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~2 Combustion Research Program A major fire in space resulting in any type of loss of mission will not be excused by the public and will lead to decades of setback for all kinds of space research and space applications. (p. 34) INTRODUCTION The NASA microgravity combustion research program has always been driven by two objectives: a desire to understand the physical phenomena thought to be relevant for spacecraft fire safety and a wish to deepen our knowledge of fundamental combustion processes on Earth (Sacksteder, 1990; Ross, 1993; Urban and King, 1999; Faeth, 2001~. The absence of any safe refuge in space makes the prevention or containment of small fires a subject of critical importance to NASA, and fire safety will remain critical as long as a human presence in space remains part of NASA's activities. Two of the three requirements needed to initiate a fire an oxygen-containing environment and an energy source for ignition are basic elements of any life support system. Elimination of the third element, a combustible fuel, has been a focus of both microgravity research and space vehicle design for decades. However, it remains an elusive goal, because almost all materials are combustible in the presence of oxygen at sufficiently high temperatures (for example, an aluminum storage canister burning with pure oxygen initiated the Mir fire). Moreover, all manned spaceflights have embarked with large amounts of even more readily ignitable materials. Microgravity is useful for the study of fundamental combustion processes on Earth because the most basic combustion phenomenon is the release of heat. The resulting density changes induced in the reacting gases on Earth generate buoyancy forces that strongly influence the mixing and transport of the reactants at all but the smallest scales of motion. Much of what one wants to understand about combustion takes place precisely at these small scales, which are often inaccessible to measurements on Earth. Moreover, buoyancy makes combustion phenomena extremely complex. The study of buoy- ancy-driven flows is an important field in its own right. Fluid convection induced by mechanically controlled pressure differences and buoyancy forces introduced by the thermal energy released by combustion together with radiative transport of part of that energy dominate the transport of mass, 28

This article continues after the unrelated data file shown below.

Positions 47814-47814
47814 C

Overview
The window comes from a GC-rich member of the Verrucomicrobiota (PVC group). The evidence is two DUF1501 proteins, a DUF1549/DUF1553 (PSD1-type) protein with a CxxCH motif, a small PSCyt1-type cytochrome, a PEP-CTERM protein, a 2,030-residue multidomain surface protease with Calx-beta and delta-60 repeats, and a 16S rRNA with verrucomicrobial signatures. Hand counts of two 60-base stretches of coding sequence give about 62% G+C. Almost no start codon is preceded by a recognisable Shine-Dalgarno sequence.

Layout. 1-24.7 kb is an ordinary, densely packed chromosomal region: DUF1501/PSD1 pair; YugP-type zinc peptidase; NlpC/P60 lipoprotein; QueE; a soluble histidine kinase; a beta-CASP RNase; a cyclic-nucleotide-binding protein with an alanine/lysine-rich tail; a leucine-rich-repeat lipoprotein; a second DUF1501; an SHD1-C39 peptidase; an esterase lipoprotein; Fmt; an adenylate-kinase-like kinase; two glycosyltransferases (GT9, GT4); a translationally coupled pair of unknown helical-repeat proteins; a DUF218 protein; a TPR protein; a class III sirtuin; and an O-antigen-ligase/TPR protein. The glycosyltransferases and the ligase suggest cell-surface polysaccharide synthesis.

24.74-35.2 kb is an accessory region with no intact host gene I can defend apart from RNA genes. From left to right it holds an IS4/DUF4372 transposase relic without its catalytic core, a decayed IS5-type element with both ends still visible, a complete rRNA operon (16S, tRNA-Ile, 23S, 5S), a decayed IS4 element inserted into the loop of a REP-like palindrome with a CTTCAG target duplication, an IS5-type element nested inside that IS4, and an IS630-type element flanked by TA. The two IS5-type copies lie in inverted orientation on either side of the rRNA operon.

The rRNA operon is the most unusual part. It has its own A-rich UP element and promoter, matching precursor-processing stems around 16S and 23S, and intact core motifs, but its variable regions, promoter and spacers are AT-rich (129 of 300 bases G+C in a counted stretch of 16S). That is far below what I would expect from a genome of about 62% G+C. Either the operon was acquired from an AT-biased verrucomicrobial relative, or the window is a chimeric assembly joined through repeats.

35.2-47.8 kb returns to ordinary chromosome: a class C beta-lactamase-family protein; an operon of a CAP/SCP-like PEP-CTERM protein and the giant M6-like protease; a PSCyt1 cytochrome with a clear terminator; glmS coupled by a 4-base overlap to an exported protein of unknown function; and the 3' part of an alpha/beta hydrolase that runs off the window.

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COMBUSTION RESEARCH PROGRAM 29 momentum, and energy in most earthbound combustion scenarios (e.g., power generation, furnaces, fires). The chemical reactions usually occur at the smallest length scales. These length scales are typically set by a balance between the rate at which chemical reactions liberate energy and transform mass, and the molecular diffusion that transports the reactants into and energy away from the thin flame zones where combustion chemistry occurs. This transport is highly localized and is only effective if the larger-scale processes have provided the immediate vicinity of the flame with an adequate supply of reactants and an appropriate thermal environment. The large density changes in flames induced by the release of chemical energy cause significant buoyancy-induced motion, impeding studies of combustion phenomena on Earth (Faeth, 2001~. As a result, much of the basic theory in this field has been developed under the assumption that the effects of gravity can be ignored at the smallest scales relevant to combustion, even though most earthbound experiments do involve effects of larger-scale, buoyancy- induced motions. This has made the inevitable conflict between simplified theories and earthbound experiments extremely difficult to resolve. The most important feature of the current NASA combustion program, then, is access to a micro- gravity environment. The negligible buoyancy in such an environment means that many small-scale effects, which are often masked on Earth (Sacksteder, 1990), can be probed in space. In addition, there are many practical situations that occur on a scale too small for buoyancy to normally be a factor. However, when these are simulated on a larger scale on Earth, buoyancy then becomes important, thereby modifying the physics. The microgravity environment allows this scale-up without introducing buoyancy, so that similitude is maintained and the measurement and resolution are improved. If the microgravity time requirements are not too demanding, the NASA 2-second and 5-second drop towers are also available. Special-purpose aircraft flying trajectories designed to provide a reduced gravity environment can also be used if the level and the steadiness of the microgravity required for the experiment are not too demanding. A useful description of how these facilities achieve microgravity is given by Ross (2001~. Many of the combustion processes have been found to require long times to reach a steady state from the time of ignition under microgravity conditions (Ross, 2001~. Flames that are ignited in normal gravity and then subjected to microgravity behave very differently from those ignited under microgravity. The sooting tendency of flames in limited-duration microgravity experiments was found to be vastly different from that of flames stabilized in extended-duration microgravity on the space shuttle (Faeth, 2001~. Many of the combustion processes, such as flame balls, are extremely sensitive to fluctuations in the microgravity levels, termed "jitter. For example, the flame balls observed in space shuttle experi- ments became unstable when low-power steering rockets fired and changed acceleration levels from 10 - to 10-3 times Earth gravity (Ronney, 1998~. Finally, studies of turbulent combustion phenomena require that the experiment be repeated often enough to draw statistical inferences (Cheng et al., 1999~. The time required for accumulation of these data is simply not available in any Earth-based microgravity facilities. For all these reasons, progress in combustion studies critically depends on the availability of the Combustion Integrated Rack facilities on the ISS. -A History and Current Program The first microgravity experiments were conducted by Kumagai and coworkers (Kumagai and Isoda, 1957) in Japan; they were interested in experimentally confirming the theoretical burning rates predicted for the combustion of small spherical droplets. NASA conducted its first combustion experi- meets in space on Skylab in 1974 (Kimzey, 1974~; the experiments focused on the flammability of solid materials commonly used in spacecraft (Urban and King, 1999~. By 1990, enough progress had been